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Focus on Hospitality: Cutting-edge AV in Luxury Hotels

Feb 1, 2009 12:00 PM, By John W. DeWitt


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The Hyatt Regency Chicago project was so successful that analysis firm DisplaySearch selected it as a venue and live showcase for its first digital-signage conference in 2008.

The Hyatt Regency Chicago project was so successful that analysis firm DisplaySearch selected it as a venue and live showcase for its first digital-signage conference in 2008.

Now, the hotel's AV capabilities — including more than 60 large-format (40in. and larger) digital signs and content triggered by guests' RFID tags — led analysis firm DisplaySearch to select it as a venue and live showcase for its first digital-signage conference last year.

“One of the reasons we selected the Hyatt is the unique infrastructure allowing quick content changes,” says Chris Connery, vice president for PC and large-format commercial displays at DisplaySearch. “Branding, wayfinding, electronic menu boards — you get almost all aspects of digital signage in one microcosm of a hotel, especially signage that caters to a conference situation.”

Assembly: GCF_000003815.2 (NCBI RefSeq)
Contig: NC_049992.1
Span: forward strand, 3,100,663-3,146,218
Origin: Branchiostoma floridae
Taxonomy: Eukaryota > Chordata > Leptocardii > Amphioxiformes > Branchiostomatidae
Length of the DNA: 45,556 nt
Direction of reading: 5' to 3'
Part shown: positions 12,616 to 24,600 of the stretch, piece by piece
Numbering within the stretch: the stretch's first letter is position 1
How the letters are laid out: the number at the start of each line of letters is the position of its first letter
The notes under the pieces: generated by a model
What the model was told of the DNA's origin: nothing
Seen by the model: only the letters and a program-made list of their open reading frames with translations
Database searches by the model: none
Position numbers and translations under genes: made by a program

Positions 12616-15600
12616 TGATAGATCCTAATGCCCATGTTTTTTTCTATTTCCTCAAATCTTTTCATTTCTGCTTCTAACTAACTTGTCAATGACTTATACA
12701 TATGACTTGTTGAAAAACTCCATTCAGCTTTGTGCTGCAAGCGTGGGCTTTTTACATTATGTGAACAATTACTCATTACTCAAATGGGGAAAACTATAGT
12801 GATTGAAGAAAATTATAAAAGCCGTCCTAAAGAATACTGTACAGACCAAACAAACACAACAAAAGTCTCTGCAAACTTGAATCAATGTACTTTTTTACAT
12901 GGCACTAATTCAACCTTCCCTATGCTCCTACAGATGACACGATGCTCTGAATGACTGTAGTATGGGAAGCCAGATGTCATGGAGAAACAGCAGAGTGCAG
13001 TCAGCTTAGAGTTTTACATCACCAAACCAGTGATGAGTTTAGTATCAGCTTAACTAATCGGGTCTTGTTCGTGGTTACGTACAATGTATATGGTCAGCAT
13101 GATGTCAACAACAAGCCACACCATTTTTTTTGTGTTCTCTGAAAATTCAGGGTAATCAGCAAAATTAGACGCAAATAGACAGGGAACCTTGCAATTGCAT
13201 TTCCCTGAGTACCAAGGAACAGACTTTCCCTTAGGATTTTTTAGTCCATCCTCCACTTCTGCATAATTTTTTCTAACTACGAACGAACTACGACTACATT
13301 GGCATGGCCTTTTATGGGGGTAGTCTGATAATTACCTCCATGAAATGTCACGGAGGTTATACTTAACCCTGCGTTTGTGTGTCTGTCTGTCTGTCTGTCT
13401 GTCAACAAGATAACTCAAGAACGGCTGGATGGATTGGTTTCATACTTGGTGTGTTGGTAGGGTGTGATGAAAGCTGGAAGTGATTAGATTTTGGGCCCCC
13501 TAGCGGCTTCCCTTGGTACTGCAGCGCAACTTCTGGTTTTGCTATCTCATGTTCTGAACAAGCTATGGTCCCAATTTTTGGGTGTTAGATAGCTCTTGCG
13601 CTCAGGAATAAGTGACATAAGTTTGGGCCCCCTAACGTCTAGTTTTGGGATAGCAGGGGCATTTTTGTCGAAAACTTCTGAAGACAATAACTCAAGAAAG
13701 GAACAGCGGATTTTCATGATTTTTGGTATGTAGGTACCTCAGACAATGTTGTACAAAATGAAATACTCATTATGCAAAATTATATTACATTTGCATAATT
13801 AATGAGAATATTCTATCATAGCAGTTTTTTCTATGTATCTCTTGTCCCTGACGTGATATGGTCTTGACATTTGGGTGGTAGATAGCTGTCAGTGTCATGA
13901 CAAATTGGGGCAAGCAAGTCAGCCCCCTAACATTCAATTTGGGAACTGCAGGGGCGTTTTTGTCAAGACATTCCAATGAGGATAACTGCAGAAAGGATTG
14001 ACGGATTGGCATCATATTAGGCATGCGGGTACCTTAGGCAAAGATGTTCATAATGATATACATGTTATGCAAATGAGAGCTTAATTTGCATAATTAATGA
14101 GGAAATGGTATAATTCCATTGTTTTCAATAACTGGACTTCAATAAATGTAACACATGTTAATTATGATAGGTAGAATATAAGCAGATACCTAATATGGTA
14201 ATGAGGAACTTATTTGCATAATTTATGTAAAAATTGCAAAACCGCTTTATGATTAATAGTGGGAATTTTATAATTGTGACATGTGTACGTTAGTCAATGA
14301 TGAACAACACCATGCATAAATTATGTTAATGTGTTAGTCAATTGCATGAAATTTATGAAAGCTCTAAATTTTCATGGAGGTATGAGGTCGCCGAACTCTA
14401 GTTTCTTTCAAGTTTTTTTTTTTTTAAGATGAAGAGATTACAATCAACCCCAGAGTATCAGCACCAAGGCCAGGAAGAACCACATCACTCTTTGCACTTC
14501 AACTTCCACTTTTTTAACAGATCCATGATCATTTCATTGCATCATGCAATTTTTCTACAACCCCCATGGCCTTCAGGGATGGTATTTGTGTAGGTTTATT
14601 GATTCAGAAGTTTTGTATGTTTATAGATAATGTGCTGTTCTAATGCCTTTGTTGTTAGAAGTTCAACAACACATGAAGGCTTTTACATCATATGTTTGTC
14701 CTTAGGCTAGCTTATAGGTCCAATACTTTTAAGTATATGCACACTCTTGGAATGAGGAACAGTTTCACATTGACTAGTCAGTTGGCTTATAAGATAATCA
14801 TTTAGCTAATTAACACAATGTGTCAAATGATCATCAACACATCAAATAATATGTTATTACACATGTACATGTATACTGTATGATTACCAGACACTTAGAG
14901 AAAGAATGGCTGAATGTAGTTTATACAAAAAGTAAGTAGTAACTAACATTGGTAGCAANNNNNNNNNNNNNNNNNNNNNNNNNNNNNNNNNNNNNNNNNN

In March 2008, AVT took over AV and signage responsibilities at the Hyatt Regency San Francisco. There, AVT inherited the hotel's existing Samsung signage — which includes meeting-door screens, large-format informational displays, and 20in. vertical monitors placed across the front desk. Inspired by a piano-bar webcam that plays on Chicago's digital signs, San Francisco's front-desk signs now feature live webcam feeds of bay views from the club-level lounge, which fosters upgrades to rooms with a bay view.

“We have taken a different approach in San Francisco with the marketing director of the hotel,” says David Alter, the Chicago-based director of engineering and project management for AVT Communiqué. “We took the marketing campaign for print media and billboards and integrated it with all the digital-signage displays so they all have a unified message. We also work together to promote the in-hotel outlets, special events and holidays, and things like that.”

Always looking for the next innovation, AVT plans to begin retrofitting screens in the San Francisco Hyatt over the next couple of years with touchscreen interfaces that allow for interactive on-demand content — including news, weather, and wayfinding. Down the road, Alter says he also anticipates 3D displays, cameras that recognize when someone is in front of the screen, and more dynamic wayfinding that “draws out the path of where you need to go.”

John W. DeWitt is a marketing consultant and business writer based in New Salem, Mass. He can be reached at john@jwdewitt.com.



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